I was nine when my mom beamed at my fifth-grade teacher and told him he was the best Christian she’d ever known.
Except, of course, that he wasn’t; Mr. Goldstein was Jewish.
Though she’d die rather than say anything like that now, that day my mother embedded in me a truth that has been with me since: Christianity, for many of its liberal followers, has little to do with doctrinal beliefs and everything to do with how you live your life. Saying someone was a “good Christian” meant he or she was compassionate and caring, hard-working and dedicated to the common good—high praise, as my mother had intended it to be. Still, years before the term “politically correct” took root in North America, I felt embarrassed by her compliment.
As I grew, my religious tradition shamed me regularly and in far worse ways. The “Live Love” stickers we collected from Sunday school grew tainted with stories of blood and horror. I learned that my paternal ancestors had converted to Christianity from Judaism and fled Spain in the late fifteenth century as persecutions based on doctrinal purity filled the air with the reek of burning flesh. The evening newscasts I’d watch covered stories of Christians shooting abortion doctors, beating gays to death, and picketing ordinations of women. One Church of England rector suggested women priests should be burned at the stake. I kept that article on the dashboard of my car for years.
My evolving understanding of the Abrahamic God condoned neither Christianity’s historical atrocities nor its contemporary headlines. Rather, it reinforced the demand for compassionate response to the complexities of human life and led me to reject much that is taught as Christianity. Eventually, I came to realize that what I name “god” is not at all exclusive to that term, or to Christianity and its Abrahamic siblings. It is an amalgam of humanistic principles bound up with the belief that, because we need one another, we must learn how to love one another. It is something shared throughout the human family that, over the course of our long history together, has birthed diverse traditions and religions.
But humanity no longer needs specialized language or religious doctrine to bring it to life. Wonder, beauty, goodness, and compassion can be lived into being every time we chose to care beyond our own self-preservation. I now identify as an atheist and no longer use the word “god” to speak of a humble existence within the beauty of life.
Still, I have goals and they do concern the god called God. Basically, I want to depose him. Not that you can’t believe in him if you want to; go ahead. But I want us to think like my mother thought back in the late sixties. I want us to make the way we live more important than what we believe, even—and especially—if we’re religious. In other words, if you believe in the god called God (or follow another centuries-old religious practice), I want you to put living a virtuous life—one guided by love, justice, and compassion—before whatever your religious tradition might tell you to do. If it happens to be exactly what your tradition would tell you to do, fantastic! But if it isn’t, think twice and put love first.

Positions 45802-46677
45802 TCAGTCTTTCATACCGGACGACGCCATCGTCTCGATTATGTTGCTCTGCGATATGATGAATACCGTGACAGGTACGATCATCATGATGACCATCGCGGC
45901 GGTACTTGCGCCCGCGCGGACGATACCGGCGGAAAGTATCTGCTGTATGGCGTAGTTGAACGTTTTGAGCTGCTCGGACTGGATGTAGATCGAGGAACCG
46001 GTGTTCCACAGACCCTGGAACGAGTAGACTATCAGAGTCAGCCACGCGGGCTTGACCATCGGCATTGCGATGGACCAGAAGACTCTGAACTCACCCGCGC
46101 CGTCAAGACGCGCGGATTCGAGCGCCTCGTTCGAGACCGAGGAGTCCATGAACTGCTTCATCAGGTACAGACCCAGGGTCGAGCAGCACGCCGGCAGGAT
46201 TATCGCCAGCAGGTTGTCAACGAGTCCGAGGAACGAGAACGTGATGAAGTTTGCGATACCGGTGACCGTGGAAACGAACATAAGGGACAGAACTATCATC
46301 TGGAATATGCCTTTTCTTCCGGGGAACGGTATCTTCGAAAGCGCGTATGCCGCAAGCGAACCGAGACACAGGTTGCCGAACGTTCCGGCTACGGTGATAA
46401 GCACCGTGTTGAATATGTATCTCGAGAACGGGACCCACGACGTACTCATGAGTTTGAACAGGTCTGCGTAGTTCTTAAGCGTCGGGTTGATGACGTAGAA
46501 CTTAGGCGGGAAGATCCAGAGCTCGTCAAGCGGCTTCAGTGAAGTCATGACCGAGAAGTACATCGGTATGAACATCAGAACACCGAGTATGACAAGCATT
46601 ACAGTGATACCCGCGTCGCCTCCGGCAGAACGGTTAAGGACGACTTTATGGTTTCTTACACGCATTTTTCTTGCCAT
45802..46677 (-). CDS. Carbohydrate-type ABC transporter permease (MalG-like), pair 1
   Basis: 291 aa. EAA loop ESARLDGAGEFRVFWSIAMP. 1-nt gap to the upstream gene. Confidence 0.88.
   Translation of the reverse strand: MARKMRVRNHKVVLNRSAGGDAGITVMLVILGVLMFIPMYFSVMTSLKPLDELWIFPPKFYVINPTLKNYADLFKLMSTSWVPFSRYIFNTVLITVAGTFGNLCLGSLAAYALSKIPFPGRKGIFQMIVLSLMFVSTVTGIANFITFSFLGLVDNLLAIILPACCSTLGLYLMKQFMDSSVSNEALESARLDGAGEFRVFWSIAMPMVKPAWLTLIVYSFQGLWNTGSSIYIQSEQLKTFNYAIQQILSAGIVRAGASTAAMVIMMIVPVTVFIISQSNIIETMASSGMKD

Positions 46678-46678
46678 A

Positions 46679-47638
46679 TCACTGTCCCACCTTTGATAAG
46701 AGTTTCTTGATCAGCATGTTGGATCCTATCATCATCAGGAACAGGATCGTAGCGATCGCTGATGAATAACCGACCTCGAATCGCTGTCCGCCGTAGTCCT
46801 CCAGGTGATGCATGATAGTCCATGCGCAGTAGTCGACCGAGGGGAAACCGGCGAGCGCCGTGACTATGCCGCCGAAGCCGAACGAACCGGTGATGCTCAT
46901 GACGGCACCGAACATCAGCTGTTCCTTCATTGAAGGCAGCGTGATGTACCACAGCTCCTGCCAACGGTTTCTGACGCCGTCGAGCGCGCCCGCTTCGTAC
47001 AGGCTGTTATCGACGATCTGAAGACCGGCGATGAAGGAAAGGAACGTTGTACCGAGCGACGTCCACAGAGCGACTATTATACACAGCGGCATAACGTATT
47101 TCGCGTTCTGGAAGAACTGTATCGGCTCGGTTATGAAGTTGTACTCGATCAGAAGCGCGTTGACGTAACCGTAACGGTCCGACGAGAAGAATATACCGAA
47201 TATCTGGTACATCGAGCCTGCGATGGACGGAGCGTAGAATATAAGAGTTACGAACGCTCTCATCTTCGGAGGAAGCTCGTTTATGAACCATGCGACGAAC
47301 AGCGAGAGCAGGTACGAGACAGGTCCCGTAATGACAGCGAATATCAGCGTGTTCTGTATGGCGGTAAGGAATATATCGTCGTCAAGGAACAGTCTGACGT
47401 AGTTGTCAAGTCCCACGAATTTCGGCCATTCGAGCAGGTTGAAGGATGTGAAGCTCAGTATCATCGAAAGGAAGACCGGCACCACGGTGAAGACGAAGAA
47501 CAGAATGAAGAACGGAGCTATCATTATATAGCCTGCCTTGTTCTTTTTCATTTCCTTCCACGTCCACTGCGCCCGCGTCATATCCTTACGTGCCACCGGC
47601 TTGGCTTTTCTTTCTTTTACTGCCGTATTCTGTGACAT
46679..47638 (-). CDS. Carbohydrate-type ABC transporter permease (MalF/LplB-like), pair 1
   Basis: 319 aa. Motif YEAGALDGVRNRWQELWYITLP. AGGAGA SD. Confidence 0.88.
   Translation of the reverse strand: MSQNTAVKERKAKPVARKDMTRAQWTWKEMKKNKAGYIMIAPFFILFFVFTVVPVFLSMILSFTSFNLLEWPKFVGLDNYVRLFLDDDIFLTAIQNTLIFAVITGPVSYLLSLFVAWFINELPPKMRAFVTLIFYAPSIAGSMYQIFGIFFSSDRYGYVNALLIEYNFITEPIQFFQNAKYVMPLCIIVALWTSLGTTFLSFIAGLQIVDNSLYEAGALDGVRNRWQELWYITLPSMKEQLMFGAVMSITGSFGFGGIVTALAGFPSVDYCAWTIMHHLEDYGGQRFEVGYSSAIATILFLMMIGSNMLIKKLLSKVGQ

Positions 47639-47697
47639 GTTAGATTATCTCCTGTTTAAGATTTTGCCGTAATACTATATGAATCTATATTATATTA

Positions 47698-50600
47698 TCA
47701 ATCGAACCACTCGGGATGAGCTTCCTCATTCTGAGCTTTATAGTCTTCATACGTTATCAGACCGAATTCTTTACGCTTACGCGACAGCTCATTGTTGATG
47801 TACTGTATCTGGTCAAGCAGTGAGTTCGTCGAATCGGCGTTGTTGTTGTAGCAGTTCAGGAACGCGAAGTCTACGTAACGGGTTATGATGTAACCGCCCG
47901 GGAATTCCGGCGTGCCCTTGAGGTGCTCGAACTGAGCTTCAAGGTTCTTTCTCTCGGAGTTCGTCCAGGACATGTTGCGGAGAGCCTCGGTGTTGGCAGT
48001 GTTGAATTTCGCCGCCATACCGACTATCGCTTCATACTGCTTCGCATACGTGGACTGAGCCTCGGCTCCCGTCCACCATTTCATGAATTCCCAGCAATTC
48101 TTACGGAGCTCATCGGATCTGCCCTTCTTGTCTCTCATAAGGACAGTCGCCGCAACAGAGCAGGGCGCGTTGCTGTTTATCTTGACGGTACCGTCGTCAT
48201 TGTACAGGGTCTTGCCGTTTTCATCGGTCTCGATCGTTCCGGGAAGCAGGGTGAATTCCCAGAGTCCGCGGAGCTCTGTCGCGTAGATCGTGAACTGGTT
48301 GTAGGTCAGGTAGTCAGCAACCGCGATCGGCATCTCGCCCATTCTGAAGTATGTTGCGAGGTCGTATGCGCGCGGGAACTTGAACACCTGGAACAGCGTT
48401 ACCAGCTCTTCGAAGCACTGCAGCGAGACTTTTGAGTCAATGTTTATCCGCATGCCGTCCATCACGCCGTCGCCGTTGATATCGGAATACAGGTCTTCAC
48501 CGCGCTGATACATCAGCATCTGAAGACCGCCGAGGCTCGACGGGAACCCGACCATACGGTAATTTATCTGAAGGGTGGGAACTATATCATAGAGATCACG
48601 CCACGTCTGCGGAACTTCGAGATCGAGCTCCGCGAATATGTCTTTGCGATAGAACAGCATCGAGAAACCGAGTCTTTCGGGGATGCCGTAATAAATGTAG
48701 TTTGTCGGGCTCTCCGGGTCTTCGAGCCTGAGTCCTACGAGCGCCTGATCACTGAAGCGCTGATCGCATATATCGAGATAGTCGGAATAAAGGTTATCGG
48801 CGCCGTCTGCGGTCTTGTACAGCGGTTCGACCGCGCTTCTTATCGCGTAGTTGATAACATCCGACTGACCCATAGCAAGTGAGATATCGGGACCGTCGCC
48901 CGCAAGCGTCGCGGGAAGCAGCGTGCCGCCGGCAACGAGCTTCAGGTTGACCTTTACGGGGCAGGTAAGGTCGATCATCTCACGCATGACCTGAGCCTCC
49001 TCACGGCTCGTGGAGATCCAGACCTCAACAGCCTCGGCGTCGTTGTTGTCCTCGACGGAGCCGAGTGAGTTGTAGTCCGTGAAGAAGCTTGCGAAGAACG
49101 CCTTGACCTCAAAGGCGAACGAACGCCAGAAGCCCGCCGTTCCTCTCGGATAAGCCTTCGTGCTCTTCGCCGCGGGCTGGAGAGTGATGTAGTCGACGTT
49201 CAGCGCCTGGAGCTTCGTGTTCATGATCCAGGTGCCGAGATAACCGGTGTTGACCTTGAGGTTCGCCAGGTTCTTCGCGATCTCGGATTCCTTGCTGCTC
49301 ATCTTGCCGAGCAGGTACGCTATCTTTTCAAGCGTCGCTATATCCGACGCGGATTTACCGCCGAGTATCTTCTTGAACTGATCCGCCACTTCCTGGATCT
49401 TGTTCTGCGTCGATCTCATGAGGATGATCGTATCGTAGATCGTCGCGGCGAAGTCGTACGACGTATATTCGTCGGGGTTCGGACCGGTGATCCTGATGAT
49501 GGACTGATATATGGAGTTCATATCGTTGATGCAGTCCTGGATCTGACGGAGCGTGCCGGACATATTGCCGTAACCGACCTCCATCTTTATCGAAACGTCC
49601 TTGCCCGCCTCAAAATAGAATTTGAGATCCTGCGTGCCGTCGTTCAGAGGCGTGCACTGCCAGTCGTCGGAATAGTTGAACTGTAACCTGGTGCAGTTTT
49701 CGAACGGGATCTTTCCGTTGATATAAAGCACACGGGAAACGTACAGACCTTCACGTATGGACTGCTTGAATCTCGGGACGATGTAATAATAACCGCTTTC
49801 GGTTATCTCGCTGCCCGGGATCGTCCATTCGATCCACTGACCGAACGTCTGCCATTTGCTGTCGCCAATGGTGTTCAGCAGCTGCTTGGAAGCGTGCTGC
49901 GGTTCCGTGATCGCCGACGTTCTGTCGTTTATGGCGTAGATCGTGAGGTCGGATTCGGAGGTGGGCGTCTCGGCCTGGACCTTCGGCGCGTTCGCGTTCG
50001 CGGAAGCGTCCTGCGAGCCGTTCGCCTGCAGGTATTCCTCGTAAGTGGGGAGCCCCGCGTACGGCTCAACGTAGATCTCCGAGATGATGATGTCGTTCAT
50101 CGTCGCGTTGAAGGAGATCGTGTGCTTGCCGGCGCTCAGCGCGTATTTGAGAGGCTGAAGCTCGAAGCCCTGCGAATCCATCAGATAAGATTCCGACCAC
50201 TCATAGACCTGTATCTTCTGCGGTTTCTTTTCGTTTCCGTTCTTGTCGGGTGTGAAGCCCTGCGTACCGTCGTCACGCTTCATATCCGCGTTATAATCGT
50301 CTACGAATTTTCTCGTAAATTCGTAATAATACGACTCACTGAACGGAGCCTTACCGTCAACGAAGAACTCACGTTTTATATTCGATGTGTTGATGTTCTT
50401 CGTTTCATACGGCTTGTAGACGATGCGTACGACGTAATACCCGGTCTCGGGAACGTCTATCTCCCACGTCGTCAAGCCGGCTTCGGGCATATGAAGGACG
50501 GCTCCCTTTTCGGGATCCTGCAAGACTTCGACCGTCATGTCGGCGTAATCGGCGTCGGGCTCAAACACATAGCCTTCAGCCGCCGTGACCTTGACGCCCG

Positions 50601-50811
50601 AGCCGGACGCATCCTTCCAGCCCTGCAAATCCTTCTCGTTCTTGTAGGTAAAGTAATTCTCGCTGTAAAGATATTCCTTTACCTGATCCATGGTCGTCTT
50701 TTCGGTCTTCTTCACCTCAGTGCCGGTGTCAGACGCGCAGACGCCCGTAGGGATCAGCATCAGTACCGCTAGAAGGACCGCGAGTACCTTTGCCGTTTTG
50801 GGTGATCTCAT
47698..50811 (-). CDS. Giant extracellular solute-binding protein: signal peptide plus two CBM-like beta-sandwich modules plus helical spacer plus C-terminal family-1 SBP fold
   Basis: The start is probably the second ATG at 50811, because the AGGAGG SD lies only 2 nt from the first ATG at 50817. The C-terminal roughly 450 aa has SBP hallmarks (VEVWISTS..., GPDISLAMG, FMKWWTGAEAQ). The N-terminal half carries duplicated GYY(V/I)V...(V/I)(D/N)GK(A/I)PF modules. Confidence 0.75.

I’m not an academic. I’m a practitioner. I work with people and my passion is inspiring them to engage life and bend its future toward goodness, beauty, and truth. Healthy, resilient, compassionate beings are the only ones who can do that. Our evolution as an empathic species depends on finding ways to prepare and nurture them for the task. Liberal, mainline communities of faith have often been stellar examples of how to do that. I’ve seen the transformational gift they can be in the work of challenging and nurturing people within an environment that literally grows wellbeing. I want to see those communities and others step into the crucial work of inspiring well-being apart from religious doctrine and language. They can do that however they like, but a compassionate future for all depends on the way we live, not what religious beliefs we hold.
A colleague once argued that, rather than less Bible in the world, there should be more. I asked what that would look like. Tapping her forefinger on the table between us, she said, “We would be feeding the poor.” But feeding the poor doesn’t begin and end with Christianity as she supposes. So I told her I didn’t need the Bible to tell me to feed the poor. She snapped, “Who taught you that?” And then, with barbed sarcasm, added, “Your mother?”
Actually, yes. Though she may have once believed compassion, love, and justice to be particular to Christianity, she taught me to celebrate them wherever they were found. And, if I couldn’t find them, she encouraged me to bring them into being myself. It was my mother, not Christianity, who taught me that the way we live is far more important than what we believe.